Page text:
Send to

Choose Destination
Pain. 2001 Oct;94(1):47-58.

Nitric oxide synthase in spinal cord central sensitization following intradermal injection of capsaicin.

Author information

Department of Anatomy and Neurosciences, Marine Biomedical Institute, The University of Texas Medical Branch, 301 University Blvd., Galveston, TX 77555-1069, USA.


Nitric oxide (NO) is believed to be an important messenger molecule in signal transduction pathways that enhance nociceptive transmission in the central nervous system (CNS). The role of nitric oxide synthase (NOS) I and II, which synthesize NO, in central sensitization induced by an intradermal capsaicin injection was investigated. To elucidate whether changes in NOS I and NOS II activities caused by capsaicin injection contribute to behavioral changes, responses to von Frey filaments with two different innocuous bending forces applied on the rat foot were tested. The allodynic responses induced by capsaicin injection in the foot were partially reversed by the administration of either the selective NOS I inhibitor, 7-nitroindazole (7-NINA), or the selective NOS II inhibitor, 2-amino-5,6-dihydro-6-methyl-4H-1,3-thiazine (AMT). To confirm changes at the level of single nociceptive neurons, extracellular recordings were made from rat dorsal horn neurons. The electrophysiological results showed that increased responses to noxious and innocuous stimuli caused by capsaicin injection were blocked by either 7-NINA or AMT delivered through a microdialysis fiber inserted through the dorsal horn. Finally, the expression of both NOS I and NOS II in the spinal cord as demonstrated by Western blots was increased by 20 min following intradermal capsaicin injection in the rat foot. These results suggest that both NOS I and NOS II are upregulated following intradermal capsaicin injection and that both cause NO release that contributes to the secondary hyperalgesia and allodynia following this noxious chemical stimulus.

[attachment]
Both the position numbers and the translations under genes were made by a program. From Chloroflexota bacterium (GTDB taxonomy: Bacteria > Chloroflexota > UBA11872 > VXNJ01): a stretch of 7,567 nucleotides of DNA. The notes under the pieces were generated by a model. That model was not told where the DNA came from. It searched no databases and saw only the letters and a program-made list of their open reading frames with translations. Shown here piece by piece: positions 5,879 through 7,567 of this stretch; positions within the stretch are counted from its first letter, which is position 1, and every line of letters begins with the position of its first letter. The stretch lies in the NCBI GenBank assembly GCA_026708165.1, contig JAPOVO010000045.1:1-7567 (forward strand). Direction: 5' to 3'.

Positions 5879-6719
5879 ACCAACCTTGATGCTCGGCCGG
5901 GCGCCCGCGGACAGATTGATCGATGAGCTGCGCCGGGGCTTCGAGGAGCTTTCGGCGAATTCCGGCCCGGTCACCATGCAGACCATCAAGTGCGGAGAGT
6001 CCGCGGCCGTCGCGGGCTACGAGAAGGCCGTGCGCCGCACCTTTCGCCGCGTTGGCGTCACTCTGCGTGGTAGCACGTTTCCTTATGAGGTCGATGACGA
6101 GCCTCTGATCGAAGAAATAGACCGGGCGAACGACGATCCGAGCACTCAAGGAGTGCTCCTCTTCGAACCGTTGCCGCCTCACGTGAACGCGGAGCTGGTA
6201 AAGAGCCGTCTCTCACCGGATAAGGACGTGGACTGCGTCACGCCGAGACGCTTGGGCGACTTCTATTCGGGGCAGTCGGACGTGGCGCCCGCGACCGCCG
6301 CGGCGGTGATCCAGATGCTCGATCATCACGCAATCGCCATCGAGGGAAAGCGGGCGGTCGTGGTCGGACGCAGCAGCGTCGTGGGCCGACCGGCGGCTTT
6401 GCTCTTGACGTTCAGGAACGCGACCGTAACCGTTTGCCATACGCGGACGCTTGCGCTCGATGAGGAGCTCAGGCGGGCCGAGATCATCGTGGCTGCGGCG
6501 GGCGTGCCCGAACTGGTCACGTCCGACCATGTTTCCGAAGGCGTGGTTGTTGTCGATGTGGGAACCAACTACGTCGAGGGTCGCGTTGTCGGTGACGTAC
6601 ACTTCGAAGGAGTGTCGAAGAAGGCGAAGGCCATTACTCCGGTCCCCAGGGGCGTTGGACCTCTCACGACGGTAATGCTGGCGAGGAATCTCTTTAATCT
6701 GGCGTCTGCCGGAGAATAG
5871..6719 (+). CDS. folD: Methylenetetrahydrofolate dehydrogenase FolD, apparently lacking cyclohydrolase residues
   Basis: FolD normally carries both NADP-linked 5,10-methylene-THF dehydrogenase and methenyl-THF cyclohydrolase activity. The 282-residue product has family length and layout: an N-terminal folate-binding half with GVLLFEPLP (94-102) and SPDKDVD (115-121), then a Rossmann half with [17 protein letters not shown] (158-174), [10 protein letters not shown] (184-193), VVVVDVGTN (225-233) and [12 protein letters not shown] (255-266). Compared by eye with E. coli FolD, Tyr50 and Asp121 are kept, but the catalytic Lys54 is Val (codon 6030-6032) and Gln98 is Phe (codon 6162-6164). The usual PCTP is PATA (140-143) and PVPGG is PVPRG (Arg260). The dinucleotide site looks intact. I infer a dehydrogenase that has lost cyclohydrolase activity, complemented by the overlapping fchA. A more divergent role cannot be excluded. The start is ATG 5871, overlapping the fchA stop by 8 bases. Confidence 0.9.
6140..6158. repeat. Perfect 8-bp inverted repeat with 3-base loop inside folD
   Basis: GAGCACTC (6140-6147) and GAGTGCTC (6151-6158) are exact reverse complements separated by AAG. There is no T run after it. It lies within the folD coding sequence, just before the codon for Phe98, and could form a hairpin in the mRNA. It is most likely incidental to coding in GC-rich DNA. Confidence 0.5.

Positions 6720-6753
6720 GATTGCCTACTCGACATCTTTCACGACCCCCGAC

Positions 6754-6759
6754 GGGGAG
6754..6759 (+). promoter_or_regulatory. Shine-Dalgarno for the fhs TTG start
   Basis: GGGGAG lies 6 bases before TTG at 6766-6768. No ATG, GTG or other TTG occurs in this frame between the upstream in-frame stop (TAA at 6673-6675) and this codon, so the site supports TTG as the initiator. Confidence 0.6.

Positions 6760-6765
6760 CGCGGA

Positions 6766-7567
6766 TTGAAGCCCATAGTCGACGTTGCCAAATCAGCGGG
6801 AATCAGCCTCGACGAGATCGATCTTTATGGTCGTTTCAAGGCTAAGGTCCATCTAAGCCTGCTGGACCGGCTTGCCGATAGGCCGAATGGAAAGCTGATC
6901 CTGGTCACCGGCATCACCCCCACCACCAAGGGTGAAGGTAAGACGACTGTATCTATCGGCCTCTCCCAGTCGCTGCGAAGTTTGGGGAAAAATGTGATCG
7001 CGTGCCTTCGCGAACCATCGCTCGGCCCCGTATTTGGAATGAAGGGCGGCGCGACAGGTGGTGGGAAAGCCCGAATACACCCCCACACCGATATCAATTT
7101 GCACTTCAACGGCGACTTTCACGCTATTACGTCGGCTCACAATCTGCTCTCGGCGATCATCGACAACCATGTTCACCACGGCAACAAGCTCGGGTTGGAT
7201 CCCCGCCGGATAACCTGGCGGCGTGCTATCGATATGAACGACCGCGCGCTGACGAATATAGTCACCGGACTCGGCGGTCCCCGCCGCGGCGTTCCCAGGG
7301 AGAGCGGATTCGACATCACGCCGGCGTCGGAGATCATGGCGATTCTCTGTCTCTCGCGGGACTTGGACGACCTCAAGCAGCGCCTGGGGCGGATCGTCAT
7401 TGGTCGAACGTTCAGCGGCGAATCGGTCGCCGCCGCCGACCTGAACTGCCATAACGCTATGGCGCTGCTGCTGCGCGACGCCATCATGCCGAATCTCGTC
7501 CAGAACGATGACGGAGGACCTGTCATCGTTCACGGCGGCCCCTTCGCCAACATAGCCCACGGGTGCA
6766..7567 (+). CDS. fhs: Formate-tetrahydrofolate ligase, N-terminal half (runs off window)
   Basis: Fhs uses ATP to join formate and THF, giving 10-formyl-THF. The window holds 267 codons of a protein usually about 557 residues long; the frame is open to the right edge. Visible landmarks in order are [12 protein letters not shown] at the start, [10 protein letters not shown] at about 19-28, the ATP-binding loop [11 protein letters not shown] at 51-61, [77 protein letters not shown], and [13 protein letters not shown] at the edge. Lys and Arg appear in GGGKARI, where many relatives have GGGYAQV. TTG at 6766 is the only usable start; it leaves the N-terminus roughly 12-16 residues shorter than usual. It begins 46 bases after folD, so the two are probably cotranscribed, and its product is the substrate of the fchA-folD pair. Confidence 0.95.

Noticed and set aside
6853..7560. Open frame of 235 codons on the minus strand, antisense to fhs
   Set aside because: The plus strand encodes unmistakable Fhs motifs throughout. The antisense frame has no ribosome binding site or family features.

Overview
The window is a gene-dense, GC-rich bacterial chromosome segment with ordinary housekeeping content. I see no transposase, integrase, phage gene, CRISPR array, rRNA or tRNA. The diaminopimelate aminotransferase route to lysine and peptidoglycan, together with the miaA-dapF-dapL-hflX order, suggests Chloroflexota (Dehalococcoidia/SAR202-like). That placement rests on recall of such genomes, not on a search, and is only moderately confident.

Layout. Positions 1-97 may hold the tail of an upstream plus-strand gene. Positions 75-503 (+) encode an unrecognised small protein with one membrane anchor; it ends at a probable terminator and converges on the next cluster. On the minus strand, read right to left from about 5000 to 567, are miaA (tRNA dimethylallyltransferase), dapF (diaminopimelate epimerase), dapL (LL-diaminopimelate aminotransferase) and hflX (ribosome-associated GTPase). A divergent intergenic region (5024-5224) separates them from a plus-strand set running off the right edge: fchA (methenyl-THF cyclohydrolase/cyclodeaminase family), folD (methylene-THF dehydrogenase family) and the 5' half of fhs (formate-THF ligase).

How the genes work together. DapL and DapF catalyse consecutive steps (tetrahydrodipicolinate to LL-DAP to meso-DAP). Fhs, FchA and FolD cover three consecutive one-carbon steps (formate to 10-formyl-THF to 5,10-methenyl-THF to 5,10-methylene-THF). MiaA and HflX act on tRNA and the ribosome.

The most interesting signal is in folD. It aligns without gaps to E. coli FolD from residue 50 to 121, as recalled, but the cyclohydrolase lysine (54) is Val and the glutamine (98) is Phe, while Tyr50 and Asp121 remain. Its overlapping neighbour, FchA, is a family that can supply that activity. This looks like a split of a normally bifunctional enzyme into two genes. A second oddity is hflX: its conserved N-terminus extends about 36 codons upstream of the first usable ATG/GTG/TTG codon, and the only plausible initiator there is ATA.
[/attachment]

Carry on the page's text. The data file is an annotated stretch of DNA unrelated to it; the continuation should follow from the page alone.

[Indexed for MEDLINE]

Supplemental Content

Full text links

Icon for Wolters Kluwer
Loading ...
Support Center